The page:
Childminders and the 30 hours funding by Sarah Neville

14th February 2017

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I have tried so hard to be positive about the 30 hours funding when talking to colleagues. The 30 hours is due to be offered to eligible children from September 2017 with some Local Authorities (LAs) offering it as ‘early implementers now. However, we are still seeing thousands of well qualified and dedicated childminders leave the profession they used to love, pushed out by overwork and underpay as we try to cope with change after change thrust upon us by successive Governments and Ofsted. Those of us who are left hanging on in there have really, honestly tried to stay upbeat!

I know the Government will say ‘we have ploughed millions into funding’, but many childminders already find the 15 funded hours a huge financial challenge and it is only going to become more harder for us when it is raised to 30 hours for eligible children from September 2017. These are not ‘free’ hours, regardless of what the Government say in their advertising to parents – in a very few LAs childminders are earning slightly more than their normal hourly rate for offering the funded hours. However, in the majority of LAs across the country the funded hours cost us a lot of our own money to deliver. When I say ‘our own money,’ I mean the money we earn from non-funded children attending our provisions.

We must remember that childminders are unique in the childcare world. We do not have staff – we spend our working days with the children in our care and our evenings and weekends doing all the paperwork, preparing resources, organising activities, liaising with parents and other settings and preparing for Ofsted. We don’t have cooks and cleaners and time out of our days to do the accounts; we don’t have staff who look things up for us and do our planning; we can’t take time out of our working days to research and plan! When LAs tell us we need to complete complicated funding forms, or attend extra training to take funded children or go online to complete lengthy funding assessments, we are the ones who have to find time to do it all.

Those colleagues with a morning off listened to The Wright Stuff on Channel 5 in disbelief and with sinking hearts. Here was a newscaster with ill-informed pre-conceptions about childcare costs and very poor background research telling the world that we will be raking it in when we accept the 30 hours – he called it a joke the following day but by then the damage was already done. Parents up and down the country don’t understand why we are complaining about the funding – surely, they think, we are going to be better off financially when we accept the funded children because that’s what it says on the television and in the news!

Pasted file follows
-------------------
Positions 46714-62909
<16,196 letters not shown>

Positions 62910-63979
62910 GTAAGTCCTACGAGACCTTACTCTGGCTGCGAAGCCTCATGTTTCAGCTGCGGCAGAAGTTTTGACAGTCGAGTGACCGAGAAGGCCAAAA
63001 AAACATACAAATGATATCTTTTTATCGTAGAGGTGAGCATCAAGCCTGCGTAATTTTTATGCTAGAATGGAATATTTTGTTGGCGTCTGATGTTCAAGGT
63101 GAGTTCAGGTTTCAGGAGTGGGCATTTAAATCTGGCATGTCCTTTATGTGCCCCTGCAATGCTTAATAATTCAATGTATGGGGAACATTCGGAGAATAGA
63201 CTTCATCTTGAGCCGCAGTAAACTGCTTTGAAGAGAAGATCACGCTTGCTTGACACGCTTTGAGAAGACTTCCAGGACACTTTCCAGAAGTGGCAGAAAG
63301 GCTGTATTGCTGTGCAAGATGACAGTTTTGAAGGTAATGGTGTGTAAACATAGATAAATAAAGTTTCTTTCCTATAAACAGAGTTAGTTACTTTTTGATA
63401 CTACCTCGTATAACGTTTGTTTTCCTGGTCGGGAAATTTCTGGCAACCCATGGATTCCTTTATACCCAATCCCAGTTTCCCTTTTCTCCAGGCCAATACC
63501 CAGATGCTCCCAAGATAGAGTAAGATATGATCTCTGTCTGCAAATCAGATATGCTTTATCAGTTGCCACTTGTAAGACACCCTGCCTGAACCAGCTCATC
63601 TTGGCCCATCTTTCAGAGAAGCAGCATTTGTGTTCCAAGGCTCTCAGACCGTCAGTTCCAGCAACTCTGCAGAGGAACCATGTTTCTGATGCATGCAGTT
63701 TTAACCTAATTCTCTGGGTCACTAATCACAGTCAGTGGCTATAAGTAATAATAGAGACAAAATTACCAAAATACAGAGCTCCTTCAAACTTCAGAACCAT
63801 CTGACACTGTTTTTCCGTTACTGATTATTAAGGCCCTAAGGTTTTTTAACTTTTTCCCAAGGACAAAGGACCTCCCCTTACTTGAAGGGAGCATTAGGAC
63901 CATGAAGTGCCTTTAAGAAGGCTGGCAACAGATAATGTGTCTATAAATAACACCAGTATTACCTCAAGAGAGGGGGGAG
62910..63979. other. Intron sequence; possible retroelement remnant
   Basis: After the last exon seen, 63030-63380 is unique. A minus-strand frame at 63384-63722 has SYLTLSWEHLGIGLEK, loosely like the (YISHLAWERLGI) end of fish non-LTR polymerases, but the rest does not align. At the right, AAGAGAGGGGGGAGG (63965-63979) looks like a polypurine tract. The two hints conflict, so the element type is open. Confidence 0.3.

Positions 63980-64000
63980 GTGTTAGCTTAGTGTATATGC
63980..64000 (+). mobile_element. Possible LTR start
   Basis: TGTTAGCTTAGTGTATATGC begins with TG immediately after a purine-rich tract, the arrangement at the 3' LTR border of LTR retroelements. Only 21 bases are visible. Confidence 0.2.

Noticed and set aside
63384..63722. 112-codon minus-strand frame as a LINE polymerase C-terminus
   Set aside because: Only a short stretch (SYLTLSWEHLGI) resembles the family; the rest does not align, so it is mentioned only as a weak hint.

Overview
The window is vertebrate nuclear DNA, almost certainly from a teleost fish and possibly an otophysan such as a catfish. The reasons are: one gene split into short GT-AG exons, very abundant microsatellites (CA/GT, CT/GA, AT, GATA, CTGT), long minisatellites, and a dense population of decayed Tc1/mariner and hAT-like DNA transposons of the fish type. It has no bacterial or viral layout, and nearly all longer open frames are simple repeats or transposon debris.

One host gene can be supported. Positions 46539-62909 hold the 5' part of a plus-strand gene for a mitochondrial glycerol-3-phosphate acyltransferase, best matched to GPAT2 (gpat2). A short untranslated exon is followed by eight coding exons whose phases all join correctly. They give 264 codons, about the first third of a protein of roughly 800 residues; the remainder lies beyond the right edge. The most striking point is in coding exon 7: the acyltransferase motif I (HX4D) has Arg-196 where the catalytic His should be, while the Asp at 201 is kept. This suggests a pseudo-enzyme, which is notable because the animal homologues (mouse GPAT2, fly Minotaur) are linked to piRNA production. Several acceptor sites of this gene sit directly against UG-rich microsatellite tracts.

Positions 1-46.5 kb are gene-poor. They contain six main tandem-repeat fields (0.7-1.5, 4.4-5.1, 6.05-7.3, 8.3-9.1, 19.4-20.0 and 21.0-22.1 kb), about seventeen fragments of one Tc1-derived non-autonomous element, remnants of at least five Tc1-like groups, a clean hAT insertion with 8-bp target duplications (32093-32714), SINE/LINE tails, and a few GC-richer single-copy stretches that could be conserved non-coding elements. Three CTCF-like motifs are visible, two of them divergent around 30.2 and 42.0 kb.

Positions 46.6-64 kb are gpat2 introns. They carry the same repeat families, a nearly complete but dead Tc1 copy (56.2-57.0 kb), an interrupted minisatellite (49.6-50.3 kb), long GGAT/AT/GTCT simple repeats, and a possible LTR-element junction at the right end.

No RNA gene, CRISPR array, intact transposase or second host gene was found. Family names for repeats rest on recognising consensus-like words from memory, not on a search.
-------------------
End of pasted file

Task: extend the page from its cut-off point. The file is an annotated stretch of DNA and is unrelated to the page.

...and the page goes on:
I ran a poll recently on a popular childminder Facebook page. Of the 2500 childminders who replied, 525 said ‘yes’ they are going to offer the funded sessions – many added ‘reluctantly’; 722 answered ‘no’, mostly because it is not affordable and 119 feel they might be able to offer some of the hours when working with another setting. 1134 childminders replied ‘maybe’ – they are still waiting to decide and hoping their LAs will offer an affordable rate and resolve other issues currently of concern.

It is clear that we are at crisis point and many thousands of childminders across the country are seriously questioning whether they can afford to offer 30 hours to funded children… and many thousands more have said that they are getting ready to leave because they cannot afford to do the job any more!  Where will that leave the children – in school perhaps? Is that what the Government want – Sir Michael Wilshaw’s dream of all children in school by age 2 finally coming true by default because there is nowhere else for these children to go?

Many childminders feel that now is the time all settings – childminders and group providers – need to consider making a stand and saying ‘enough’ to the Government. The funding is still not sustainable and we cannot afford to do it without asking parents for extra money – not ‘voluntary contributions’ they can refuse to pay but proper, hard cash to cover the shortfall.

After all, as one colleague asked in desperation and frustration, ‘‘Why should we lose money so parents can have something for free?’’

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